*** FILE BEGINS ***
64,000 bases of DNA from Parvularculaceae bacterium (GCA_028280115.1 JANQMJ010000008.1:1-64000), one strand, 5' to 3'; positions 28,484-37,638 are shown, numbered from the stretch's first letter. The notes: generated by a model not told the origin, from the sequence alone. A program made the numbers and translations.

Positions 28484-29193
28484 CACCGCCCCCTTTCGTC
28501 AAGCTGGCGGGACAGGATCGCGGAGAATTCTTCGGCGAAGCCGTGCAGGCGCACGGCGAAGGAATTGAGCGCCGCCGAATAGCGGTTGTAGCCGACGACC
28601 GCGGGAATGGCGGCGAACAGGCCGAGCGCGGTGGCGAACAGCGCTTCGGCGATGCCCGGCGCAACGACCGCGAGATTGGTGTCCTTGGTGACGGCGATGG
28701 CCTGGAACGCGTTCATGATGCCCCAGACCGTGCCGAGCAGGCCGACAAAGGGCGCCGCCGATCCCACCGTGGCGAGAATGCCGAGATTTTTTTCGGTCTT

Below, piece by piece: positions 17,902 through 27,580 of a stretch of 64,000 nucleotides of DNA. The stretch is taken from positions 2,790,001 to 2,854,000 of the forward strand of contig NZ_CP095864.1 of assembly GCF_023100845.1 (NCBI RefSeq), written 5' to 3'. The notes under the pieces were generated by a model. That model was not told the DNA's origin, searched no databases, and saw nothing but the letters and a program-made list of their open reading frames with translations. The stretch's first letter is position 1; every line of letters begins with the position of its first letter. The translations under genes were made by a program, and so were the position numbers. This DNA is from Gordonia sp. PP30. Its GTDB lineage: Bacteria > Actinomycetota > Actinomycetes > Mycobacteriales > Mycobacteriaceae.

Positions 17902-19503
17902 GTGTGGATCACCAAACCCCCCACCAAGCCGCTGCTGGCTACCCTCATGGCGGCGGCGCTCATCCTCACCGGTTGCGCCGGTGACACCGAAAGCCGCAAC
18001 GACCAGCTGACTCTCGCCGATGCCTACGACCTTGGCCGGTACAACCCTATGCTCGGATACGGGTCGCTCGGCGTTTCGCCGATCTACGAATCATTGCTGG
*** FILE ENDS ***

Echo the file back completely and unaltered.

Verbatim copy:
64,000 bases of DNA from Parvularculaceae bacterium (GCA_028280115.1 JANQMJ010000008.1:1-64000), one strand, 5' to 3'; positions 28,484-37,638 are shown, numbered from the stretch's first letter. The notes: generated by a model not told the origin, from the sequence alone. A program made the numbers and translations.

Positions 28484-29193
28484 CACCGCCCCCTTTCGTC
28501 AAGCTGGCGGGACAGGATCGCGGAGAATTCTTCGGCGAAGCCGTGCAGGCGCACGGCGAAGGAATTGAGCGCCGCCGAATAGCGGTTGTAGCCGACGACC
28601 GCGGGAATGGCGGCGAACAGGCCGAGCGCGGTGGCGAACAGCGCTTCGGCGATGCCCGGCGCAACGACCGCGAGATTGGTGTCCTTGGTGACGGCGATGG
28701 CCTGGAACGCGTTCATGATGCCCCAGACCGTGCCGAGCAGGCCGACAAAGGGCGCCGCCGATCCCACCGTGGCGAGAATGCCGAGATTTTTTTCGGTCTT

Below, piece by piece: positions 17,902 through 27,580 of a stretch of 64,000 nucleotides of DNA. The stretch is taken from positions 2,790,001 to 2,854,000 of the forward strand of contig NZ_CP095864.1 of assembly GCF_023100845.1 (NCBI RefSeq), written 5' to 3'. The notes under the pieces were generated by a model. That model was not told the DNA's origin, searched no databases, and saw nothing but the letters and a program-made list of their open reading frames with translations. The stretch's first letter is position 1; every line of letters begins with the position of its first letter. The translations under genes were made by a program, and so were the position numbers. This DNA is from Gordonia sp. PP30. Its GTDB lineage: Bacteria > Actinomycetota > Actinomycetes > Mycobacteriales > Mycobacteriaceae.

Positions 17902-19503
17902 GTGTGGATCACCAAACCCCCCACCAAGCCGCTGCTGGCTACCCTCATGGCGGCGGCGCTCATCCTCACCGGTTGCGCCGGTGACACCGAAAGCCGCAAC
18001 GACCAGCTGACTCTCGCCGATGCCTACGACCTTGGCCGGTACAACCCTATGCTCGGATACGGGTCGCTCGGCGTTTCGCCGATCTACGAATCATTGCTGG